During an investor conference held on December 5, 2012, Starbucks executives announced company plans to open at least 1,500 new units stateside over the next five years.
The reason the seemingly ubiquitous chain feels the need to grow likely has to do with maintaining market share—downscale rival McDonald’s has been investing a lot of time and money into promoting its coffee line, according to Jeff Green, president of Jeff Green Partners, a Phoenix-based retail real estate consulting firm. The good news for Starbucks is that it continues to experience strong sales in spite of McDonald’s’ lower price point, notes Howard Davidowitz, chairman of Davidowitz & Associates Inc., a New York City-based retail consulting and investment banking firm. Increasing its food offerings and investing in better customer service has served the chain well, he says.
Many retail real estate consultants wonder whether this is ultimately the right move. Sarbucks will have to ensure that it’s not opening locations haphazardly, across the street from each other, the way it was done in the early and mid 2000s.
“When they collapsed before, it wasn’t just [because of the] bad economy,” Davidowitz says. “There were a lot of strategic real estate mistakes.”
RJ Hottovy, an analyst who covers Starbucks for Chicago-based research firm Morningstar, expresses a similar view. “I think [the new expansion plan] is a little aggressive, but what gives me confidence in that goal is the unit economic numbers we’ve seen in the past two years, which have been some of the strongest in the history of the chain,” he says. “The way they characterized their last expansion phase was ‘undisciplined’ and now they are really prioritizing the customer experience. I do think there is substantial opportunity, especially in an environment where we have excess real estate capacity.”
Where to go?
Finding the right formula to take advantage of that opportunity will be no easy feat, however. While Starbucks was all but made for urban markets in Davidowitz’ view, Jeff Green points out that the chain has long ago saturated most of the major urban and suburban areas in the United States. What’s more, Starbucks risks losing its brand appeal if it can be found anywhere and everywhere, according to Doug Stephens, president of Retail Prophet, a consulting firm. “As it is now, I think Starbucks is really walking a fine line between healthy growth and losing their brand magic,” he says. “The thinner they spread the brand the more ‘average’ and ‘ordinary’ they become.”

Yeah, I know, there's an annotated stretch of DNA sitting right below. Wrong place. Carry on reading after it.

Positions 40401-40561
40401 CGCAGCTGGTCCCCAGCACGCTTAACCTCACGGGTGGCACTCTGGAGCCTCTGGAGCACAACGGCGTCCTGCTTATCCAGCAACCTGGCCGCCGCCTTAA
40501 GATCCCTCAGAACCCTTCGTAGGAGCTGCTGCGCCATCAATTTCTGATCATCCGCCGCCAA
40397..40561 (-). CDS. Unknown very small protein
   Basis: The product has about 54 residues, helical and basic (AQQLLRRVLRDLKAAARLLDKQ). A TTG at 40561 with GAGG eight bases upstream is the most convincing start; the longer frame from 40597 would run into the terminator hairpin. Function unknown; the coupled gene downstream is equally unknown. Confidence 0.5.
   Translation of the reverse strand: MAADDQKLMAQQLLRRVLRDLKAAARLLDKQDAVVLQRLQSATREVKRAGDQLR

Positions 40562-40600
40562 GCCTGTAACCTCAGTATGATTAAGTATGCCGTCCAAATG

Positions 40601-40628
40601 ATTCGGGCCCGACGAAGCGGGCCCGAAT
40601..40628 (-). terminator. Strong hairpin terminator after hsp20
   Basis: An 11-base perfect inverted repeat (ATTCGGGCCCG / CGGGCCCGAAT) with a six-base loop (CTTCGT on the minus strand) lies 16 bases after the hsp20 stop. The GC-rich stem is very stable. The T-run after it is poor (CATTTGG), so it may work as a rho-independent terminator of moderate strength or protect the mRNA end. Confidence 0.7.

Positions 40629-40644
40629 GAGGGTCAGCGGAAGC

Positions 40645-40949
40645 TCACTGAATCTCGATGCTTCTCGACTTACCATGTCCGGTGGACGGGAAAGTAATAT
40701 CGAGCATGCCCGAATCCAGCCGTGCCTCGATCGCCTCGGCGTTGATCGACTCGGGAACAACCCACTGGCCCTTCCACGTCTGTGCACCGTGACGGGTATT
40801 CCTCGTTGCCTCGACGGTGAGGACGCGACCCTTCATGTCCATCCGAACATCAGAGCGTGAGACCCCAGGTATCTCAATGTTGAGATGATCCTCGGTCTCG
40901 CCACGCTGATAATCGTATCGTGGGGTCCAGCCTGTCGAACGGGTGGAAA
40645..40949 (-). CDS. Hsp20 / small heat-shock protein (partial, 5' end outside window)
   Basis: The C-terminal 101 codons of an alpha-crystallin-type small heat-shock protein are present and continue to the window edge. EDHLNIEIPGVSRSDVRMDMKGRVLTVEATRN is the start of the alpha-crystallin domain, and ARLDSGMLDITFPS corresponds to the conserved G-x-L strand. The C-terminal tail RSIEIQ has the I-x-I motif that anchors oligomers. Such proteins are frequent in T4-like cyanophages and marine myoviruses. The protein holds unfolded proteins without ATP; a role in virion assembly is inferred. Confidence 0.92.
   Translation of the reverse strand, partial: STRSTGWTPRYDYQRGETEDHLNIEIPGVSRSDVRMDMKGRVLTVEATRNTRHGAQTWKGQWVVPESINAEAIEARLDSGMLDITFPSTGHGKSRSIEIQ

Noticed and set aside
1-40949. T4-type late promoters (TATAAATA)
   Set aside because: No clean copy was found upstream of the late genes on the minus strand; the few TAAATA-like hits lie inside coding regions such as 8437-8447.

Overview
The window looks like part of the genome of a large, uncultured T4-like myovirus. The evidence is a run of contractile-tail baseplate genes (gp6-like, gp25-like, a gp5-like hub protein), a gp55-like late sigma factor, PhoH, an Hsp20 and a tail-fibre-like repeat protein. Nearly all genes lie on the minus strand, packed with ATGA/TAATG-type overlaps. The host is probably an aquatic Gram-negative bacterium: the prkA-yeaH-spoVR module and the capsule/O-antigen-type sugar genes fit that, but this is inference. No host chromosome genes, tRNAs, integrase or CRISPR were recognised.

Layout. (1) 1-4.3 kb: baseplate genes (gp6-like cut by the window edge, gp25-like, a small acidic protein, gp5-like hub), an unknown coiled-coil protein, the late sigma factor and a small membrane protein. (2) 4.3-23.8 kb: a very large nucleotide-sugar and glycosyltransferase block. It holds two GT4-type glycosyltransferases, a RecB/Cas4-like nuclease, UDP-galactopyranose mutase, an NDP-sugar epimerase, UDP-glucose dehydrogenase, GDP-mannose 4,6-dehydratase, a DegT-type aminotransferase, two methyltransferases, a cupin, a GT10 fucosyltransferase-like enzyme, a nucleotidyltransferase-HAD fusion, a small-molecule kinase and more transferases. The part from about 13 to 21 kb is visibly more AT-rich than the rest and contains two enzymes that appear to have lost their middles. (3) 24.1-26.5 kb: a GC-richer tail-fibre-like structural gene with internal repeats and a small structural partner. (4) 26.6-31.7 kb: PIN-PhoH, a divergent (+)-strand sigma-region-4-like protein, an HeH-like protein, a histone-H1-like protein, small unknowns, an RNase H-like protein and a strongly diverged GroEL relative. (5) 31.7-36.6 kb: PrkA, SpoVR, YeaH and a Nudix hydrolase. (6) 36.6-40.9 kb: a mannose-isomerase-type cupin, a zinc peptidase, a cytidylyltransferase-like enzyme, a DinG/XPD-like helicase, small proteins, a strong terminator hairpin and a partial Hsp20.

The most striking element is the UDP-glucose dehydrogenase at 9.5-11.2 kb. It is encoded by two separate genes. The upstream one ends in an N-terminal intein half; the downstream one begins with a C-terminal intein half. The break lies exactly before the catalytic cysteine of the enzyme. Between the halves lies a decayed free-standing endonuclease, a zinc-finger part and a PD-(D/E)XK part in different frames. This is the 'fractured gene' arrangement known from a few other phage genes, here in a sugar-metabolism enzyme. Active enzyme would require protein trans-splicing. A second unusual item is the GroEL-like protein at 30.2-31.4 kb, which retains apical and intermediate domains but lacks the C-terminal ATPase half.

Are They Selling a Product, or a Service?
Yes, they do sell snacks and coffee refills. But there is something else going on in the Starbucks locations. In my opinion, Starbucks is really a service provider. The coffee may be gratis. What they are selling is a place to relax; to chat with coworkers, or just sit and stare at your computer or iPhone screen. But being clever marketers, they have turned the formula completely around so that we think we are buying the coffee. What other beverages do we purchase this way? The only ones I can think of are beer and wine. Oh, and the strawberry margarita you had last weekend.
This is why having stores located much closer to one another than traditional merchandisers, is not as much of a problem for Starbucks. Plus, the fact that many of the new stores will come as a result of licensed partnerships with retailers like Safeway and Target—inside their stores, shows unique market understanding.